My husband kept telling me I needed to calm down because we didn’t know what was wrong yet and this extreme anxiety could make it worse--that didn’t help. The next step was finding out how much fluid there was. The doctor said that if the fluid was too large, or there was hemodynamic issues (meaning the heart wasn’t beating right and the ejection fraction is too low) I would need to drain the fluid and have a heart procedure--right away. That next period of time , waiting to see what was going to happen to me, was the scariest of moment of my entire life. They did the chest CT and luckily, it showed the fluid was not causing my heart to function poorly and I could probably go home. Finally they decided I could come home to my baby and didn’t need to be admitted. No one wants to think about dying but I actually thought it could to happen to me that entire afternoon and evening. After that experience, I wasn’t able to calm down.
When I got home I was still on edge, I hadn’t had enough tests to know what was going on yet, and I still felt miserable. To be honest, the next few weeks were all a blur. After I got home, I couldn’t reset my system from extreme panic to normal. I refused to take any medication for 6 weeks because I wanted to breast feed and was scared about transferring any to the milk. The doctors asked me to monitor my blood pressure, which I was doing about 4 times a day. One person mentioned you don’t want blood pressure too high because you can have a stroke. So, every time I would take it I would get extremely anxious it was going to be high. I think it was a lot higher than normal but then it would go even higher whenever I would check it. This would then trigger an extreme panic attack. I was getting readings of 160/110 with HR of 166. This was not a mild panic. Once I was able to calm down the blood pressure would go low to about 95/60, so they never put me on BP meds. My body was more or less just completely freaking out and no one had any answers for me. Inside, I was still constantly scared I was going to die.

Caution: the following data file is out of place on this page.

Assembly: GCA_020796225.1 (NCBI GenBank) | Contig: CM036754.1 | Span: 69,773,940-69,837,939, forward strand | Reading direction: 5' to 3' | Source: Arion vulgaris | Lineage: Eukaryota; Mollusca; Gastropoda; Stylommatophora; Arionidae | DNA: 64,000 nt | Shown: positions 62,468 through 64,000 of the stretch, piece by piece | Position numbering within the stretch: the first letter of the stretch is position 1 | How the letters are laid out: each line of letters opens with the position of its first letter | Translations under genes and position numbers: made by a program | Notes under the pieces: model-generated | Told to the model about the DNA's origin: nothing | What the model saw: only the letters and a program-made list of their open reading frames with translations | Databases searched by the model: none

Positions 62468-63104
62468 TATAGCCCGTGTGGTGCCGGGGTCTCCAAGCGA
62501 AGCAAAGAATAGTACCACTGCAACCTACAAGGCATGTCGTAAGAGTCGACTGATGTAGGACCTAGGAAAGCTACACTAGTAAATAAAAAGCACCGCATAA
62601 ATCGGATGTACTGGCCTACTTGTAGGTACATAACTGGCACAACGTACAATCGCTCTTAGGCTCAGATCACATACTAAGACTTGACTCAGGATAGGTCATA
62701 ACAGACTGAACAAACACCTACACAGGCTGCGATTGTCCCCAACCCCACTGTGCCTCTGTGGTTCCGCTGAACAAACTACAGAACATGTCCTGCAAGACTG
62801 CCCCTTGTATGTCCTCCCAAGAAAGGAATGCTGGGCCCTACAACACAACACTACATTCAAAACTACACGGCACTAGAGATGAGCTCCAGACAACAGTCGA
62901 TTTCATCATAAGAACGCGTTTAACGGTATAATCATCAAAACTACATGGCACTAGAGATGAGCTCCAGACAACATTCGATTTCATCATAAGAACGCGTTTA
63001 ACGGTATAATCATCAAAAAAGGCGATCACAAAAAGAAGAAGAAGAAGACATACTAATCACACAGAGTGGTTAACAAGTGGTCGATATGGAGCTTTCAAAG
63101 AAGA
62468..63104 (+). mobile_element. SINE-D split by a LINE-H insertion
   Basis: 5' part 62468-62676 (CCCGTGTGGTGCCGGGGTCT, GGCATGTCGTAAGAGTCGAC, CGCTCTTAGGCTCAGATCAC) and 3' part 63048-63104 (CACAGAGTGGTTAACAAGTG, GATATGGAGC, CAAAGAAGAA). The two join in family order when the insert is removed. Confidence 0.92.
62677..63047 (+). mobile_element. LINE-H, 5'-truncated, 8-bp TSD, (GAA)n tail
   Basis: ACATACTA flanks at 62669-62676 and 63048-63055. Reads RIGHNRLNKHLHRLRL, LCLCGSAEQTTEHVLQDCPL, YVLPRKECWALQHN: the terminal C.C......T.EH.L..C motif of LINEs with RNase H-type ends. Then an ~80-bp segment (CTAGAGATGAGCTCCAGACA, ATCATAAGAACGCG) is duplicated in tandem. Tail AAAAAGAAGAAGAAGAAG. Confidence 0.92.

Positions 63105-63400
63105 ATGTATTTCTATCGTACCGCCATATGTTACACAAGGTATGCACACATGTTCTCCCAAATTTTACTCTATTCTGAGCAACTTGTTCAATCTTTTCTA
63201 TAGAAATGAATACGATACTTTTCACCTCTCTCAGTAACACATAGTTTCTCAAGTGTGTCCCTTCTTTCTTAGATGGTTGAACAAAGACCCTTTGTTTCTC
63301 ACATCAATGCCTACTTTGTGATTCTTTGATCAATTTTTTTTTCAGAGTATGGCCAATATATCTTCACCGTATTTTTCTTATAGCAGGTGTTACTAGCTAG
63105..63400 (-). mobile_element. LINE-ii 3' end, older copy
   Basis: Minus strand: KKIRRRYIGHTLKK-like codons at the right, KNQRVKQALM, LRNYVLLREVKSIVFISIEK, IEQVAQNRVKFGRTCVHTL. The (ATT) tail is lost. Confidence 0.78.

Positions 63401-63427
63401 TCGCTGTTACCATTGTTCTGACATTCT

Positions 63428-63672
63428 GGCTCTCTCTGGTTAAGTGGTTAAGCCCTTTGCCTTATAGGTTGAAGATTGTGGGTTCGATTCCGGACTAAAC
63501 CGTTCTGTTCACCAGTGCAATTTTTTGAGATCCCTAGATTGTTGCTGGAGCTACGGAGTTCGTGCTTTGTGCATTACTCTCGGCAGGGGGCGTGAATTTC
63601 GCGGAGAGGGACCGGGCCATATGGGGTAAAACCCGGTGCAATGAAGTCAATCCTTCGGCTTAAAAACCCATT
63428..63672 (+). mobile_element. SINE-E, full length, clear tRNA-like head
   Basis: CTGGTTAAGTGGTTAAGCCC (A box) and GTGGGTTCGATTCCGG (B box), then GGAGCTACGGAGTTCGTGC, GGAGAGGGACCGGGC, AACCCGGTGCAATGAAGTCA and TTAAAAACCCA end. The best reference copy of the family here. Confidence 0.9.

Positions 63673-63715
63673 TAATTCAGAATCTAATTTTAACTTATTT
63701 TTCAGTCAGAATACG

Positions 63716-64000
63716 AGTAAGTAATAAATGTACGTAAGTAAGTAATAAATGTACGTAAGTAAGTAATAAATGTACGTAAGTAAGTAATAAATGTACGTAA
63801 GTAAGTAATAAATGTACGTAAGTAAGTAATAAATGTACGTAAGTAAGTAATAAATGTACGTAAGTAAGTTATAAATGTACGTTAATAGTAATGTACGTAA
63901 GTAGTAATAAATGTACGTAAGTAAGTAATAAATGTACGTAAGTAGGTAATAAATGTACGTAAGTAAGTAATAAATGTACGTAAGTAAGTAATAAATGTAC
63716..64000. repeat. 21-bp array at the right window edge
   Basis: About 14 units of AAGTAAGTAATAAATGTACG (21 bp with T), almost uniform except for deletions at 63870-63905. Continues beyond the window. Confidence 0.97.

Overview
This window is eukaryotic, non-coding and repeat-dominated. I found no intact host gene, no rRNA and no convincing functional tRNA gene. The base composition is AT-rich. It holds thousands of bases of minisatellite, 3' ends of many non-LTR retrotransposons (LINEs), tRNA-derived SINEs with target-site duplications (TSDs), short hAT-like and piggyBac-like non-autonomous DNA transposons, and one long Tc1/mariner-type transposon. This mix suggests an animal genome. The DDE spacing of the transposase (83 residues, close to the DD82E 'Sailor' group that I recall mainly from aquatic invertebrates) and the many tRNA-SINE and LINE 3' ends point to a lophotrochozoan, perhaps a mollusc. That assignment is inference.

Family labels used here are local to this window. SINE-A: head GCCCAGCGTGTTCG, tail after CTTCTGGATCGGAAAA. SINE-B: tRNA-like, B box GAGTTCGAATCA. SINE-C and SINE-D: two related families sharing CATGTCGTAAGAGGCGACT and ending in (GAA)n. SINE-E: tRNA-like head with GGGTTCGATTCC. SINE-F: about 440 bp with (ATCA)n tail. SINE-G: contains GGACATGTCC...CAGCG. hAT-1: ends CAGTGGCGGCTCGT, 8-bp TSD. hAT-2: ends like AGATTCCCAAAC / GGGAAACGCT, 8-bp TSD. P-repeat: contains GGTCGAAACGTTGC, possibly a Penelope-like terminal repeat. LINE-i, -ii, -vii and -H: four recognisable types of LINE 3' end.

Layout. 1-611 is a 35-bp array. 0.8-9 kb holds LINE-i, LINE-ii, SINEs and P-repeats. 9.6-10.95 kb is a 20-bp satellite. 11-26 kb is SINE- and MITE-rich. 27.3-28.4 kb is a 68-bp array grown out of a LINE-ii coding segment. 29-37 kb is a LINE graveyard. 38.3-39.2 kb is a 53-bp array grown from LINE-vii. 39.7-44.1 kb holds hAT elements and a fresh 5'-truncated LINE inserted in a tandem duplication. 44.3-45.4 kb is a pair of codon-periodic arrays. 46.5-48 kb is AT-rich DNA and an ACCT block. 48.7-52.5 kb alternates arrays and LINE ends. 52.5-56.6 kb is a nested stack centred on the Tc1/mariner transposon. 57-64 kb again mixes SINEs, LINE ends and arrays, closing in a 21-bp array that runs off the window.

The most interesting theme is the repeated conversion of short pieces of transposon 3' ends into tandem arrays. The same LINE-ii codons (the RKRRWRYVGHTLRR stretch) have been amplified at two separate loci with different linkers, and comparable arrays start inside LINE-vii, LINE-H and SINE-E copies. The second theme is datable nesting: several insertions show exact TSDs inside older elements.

My next echocardiogram showed my heart was functioning normally and that the fluid had gone down quite a bit (but was still there). Still, physically it looked like things were okay. And maybe the fluid could cause a few of the symptoms, such as inflammation or chest pain. But, not all of them. After a few weeks, I finally got in to see a specialist who was both an OB and cardiologist well versed in these issues-- who said the fluid around my heart was likely caused by a virus I had at the end of my pregnancy or the fluids/stress/inflammation from labor and wasn’t dangerous to me. My other symptoms they never figured out other than I have a very sensitive system and my autonomic nervous systems was having trouble regulating the changes in fluids and blood pressure and therefore going a little crazy (of course no one tells you this is even possible when you hear what to expect after delivery). Of the six doctors I saw in person, and four others I consulted with over the phone everyone was stumped--no one knew what was causing my symptoms. But, the thing they agreed on was that they thought I was going to be okay--physically (so thankful). I was very relieved I wasn’t on the verge on heart failure, but still felt very off and I was caught in what I call a terror tornado. Every single day, with the sun shining and looking out into my garden on a beautiful day in a safe neighborhood I was feeling extreme terror. I was scared every moment of the day it was almost as if the calming center of my body decided it was going to go on permanent vacation. I was literally in abject terror from the moment I woke up to when I would go to sleep every day for weeks. Although my anxiety had a trigger—this experience I just described-- many with postpartum anxiety have no triggers at all and can have the exact same feelings. More than that it is quite common--much more common than society tells you. I hear so much about postpartum depression but I never even knew postpartum anxiety existed. I thought I was the only one going through this experience. I didn’t want to leave the house and did not want to be left alone with the baby in case I had another attack. I always felt scared and couldn’t relax no matter what I tried. This went out for about 5 weeks straight, day in and day out. My husband and mom did their best to take care of me but no one could understand how I could be doing so badly when the scary part was over--I was going to live, I might even be healthy. So, what was WRONG with me? I couldn’t really take care of the baby without getting a panic attack, my own baby. I couldn’t get up to change a diaper without feeling super dizzy and out of breath like I had to sit down right away thinking about even getting up to get something made me anxious. There was definitely a component of the physical recovery in all of this in that I was physically not myself, but the anxiety on top of it made everything unbearable. As the days and weeks went on and I kept expecting to feel better and when I didn’t I would get increasingly frustrated. I wasn’t bonding enough with my baby because I just felt horrible all of the time and spending time with him would peak my anxiety. Breastfeeding made my anxiety worse and the cycle would repeat itself with triggers everywhere. There would be glimmers of feeling back to normal and then something would trigger panic. It felt like getting caught in a rip tide and just when you were able to bring your head above the water to take a breath of air you were just as quickly pulled back under again. This cycle continued for quite some time and no one really knew what to do with me. I had people tell me to take medication, to stop breast feeding. But, I was stubborn and didn’t want to do either. So, I just let time pass. Finally, starting at around week 5 I started to notice that things were beginning to improve VERY slightly both physically and mentally. I could get up and not be out of breath and my blood pressure seemed to be slowly stabilizing. It didn’t hurt as much when I took a deep breath and I was getting my appetite back some. I also decided it was time to go on a little bit of medication and I started taking anti-anxiety medication at a very low dose which helped me sleep better and allowed my body to recover and my mind to gain the strength it needed. But, it wasn’t until ten weeks that I really felt any semblance of normality again and I still have anxious/bad days to this day. There is no clean ending to this story, I still have good days followed by bad days but I am significantly better than in those first six weeks. I really wish postpartum anxiety would have been discussed with me as a possibility. In fact, I didn’t even know it existed and when I did find out more about it the dialogue didn’t really expand beyond you may be prone to anxiety after labor. The resources say things like, you may feel irritable toward your partner, or nervous when going out to shop…not you may feel like you going to die every waking hour for approximately 42+ days…and not just kind of feel like you are going to die but actually fully believe you will not live (I didn’t see that anywhere!!!!). The extreme nature of postpartum conditions is played down. Further, there is hardly any differentiation from postpartum depression within any major information resources --but the symptoms are completely different. Postpartum anxiety can be severe and can affect you physiologically including dramatic swings in blood pressure, and heart rate. With more awareness we can get to a more rapid diagnosis and treatment. My baby is doing great, gaining weight and getting good reports from the pediatrician and the better I feel the more we are able to bond and the happier I think that he is. Looking back I would have started on medication sooner, but I know what would have really helped is knowing this exists at this level and talking to someone that had been through this experience to tell me that this isn’t completely crazy and it has happened to them, which is the reason I wanted to share my story.